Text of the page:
Summary of the major transcription factors and their regulatory systems involved in the HSR of B. subtilis. (A) The immediate response is controlled by σB, which is negatively regulated by an anti-σ factor. During heat shock, signals release the anti-σ factor, thereby allowing σB to activate transcription of the heat shock regulon. (B) During heat and secretion stress, the CssRS two-component regulatory system recognizes unfolded proteins at the cell wall-membrane interface activating transcription of the proteases, htrA and htrB. (C) The inhibition of the repressor HrcA leads to transcription of the chaperone system GroEL/S. During heat shock, GroEL/S is occupied with unfolded proteins, unable to renature HrcA molecules, thereby decreasing active HrcA. (D) The degradation of the repressor CtsR leads to transcription of ClpP peptidase. During heat shock, the arginine kinase MscB is released from binding to the protease complex ClpCP upon an increase in unfolded proteins. This release allows MscB to phosphorylate CtsR, facilitating its recognition by ClpCP for degradation.
Summary of the major outputs during the CSR. (A) Regulation and modulation of the 30S and 70S ribosomal subunits by various proteins translated during cold shock; (B) formation and regulation of the degradosome; (C) production of trehalose, a major osmoprotectant during cold shock; (D) RNA chaperone activity and RNA protection by the RNA-binding cold shock proteins, CspA, CspB, CspE, CspG, and CspI; (E) regulation of RNase III activity by YmdB; and (F) transcriptional repression and DNA negative supercoiling by HNS and gyrase.
Expression regulation of infA and the genes in the metY operon region in the chromosome. (A) Several cold-shock induced genes are located downstream of the metY gene. Transcription occurs at several promoters in the region (Ishii et al., 1984 ; Regnier and Portier, 1986 ; Portier et al., 1987 ; Regnier and Grunberg-Manago, 1989 ; Granston et al., 1990 ; Regnier and Grunberg-Manago, 1990 ; Zaslaver et al., 2006 ), designated as “P”; however, transcription termination, designated as “T,” prevents robust transcription of downstream genes. During cold shock, the induction of the Csps prevents transcription termination, allowing for increased expression of downstreams genes, including pnp. Below the schematic of the genomic architecture are the documented mRNA transcripts that contain pnp. The RNase III cleavage site is designated as R III (Regnier and Grunberg-Manago, 1989 ). (B) An RNase III site exists between the two promoters driving infA expression. The regulatory expression components of infA are shown with the designations as described previously (Cummings et al., 1991 ; Giangrossi et al., 2007 ).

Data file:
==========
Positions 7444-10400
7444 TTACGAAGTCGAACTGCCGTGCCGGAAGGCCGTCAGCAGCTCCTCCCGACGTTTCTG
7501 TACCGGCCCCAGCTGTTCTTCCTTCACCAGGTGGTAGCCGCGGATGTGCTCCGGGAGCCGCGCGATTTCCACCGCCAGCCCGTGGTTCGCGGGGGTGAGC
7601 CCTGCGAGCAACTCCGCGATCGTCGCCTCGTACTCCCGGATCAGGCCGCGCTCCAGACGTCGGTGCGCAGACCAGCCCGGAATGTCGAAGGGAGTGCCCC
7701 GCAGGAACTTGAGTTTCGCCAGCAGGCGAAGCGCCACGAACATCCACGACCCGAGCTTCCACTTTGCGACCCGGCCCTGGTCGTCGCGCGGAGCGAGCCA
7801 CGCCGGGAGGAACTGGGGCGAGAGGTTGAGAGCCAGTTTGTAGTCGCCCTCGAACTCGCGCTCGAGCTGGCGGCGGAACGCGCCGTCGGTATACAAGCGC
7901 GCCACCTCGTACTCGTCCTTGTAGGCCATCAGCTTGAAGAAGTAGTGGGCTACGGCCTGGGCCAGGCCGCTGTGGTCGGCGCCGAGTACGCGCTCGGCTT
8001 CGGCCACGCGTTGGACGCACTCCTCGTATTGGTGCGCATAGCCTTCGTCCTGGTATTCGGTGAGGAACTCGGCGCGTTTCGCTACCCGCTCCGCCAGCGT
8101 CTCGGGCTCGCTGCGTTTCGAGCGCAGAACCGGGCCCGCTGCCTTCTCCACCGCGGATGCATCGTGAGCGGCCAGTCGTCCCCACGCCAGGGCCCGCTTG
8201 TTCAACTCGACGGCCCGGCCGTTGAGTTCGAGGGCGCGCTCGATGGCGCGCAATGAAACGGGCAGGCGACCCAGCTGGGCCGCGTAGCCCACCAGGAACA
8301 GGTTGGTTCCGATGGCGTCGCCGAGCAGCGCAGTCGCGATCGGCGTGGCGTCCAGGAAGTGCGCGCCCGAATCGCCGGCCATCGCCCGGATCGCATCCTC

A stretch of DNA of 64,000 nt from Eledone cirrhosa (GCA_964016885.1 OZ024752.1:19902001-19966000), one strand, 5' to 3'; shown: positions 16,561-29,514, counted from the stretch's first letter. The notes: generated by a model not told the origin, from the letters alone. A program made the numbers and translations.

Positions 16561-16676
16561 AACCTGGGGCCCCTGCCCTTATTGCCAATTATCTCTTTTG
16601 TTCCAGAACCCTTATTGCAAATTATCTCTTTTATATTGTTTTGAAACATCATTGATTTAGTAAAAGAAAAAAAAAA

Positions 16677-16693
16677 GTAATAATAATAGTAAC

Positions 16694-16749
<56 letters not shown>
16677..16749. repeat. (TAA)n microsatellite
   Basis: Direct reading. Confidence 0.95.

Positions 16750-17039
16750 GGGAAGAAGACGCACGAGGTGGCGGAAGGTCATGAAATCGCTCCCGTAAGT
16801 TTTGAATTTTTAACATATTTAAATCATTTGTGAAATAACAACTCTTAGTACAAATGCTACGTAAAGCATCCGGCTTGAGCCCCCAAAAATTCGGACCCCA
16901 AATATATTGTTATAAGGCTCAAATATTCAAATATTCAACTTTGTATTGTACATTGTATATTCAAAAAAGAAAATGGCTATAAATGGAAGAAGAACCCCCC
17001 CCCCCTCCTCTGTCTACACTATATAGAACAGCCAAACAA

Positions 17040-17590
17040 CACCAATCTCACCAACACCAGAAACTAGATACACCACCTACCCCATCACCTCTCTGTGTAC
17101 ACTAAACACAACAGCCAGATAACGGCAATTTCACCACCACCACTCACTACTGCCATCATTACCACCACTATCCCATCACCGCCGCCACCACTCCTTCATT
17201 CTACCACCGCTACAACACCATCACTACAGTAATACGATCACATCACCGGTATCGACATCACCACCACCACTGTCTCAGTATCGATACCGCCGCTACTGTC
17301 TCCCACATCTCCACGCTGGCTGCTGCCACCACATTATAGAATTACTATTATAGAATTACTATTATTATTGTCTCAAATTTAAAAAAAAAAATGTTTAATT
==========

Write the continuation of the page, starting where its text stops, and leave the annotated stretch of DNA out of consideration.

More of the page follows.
Localization and functional classification of σ32 regulon members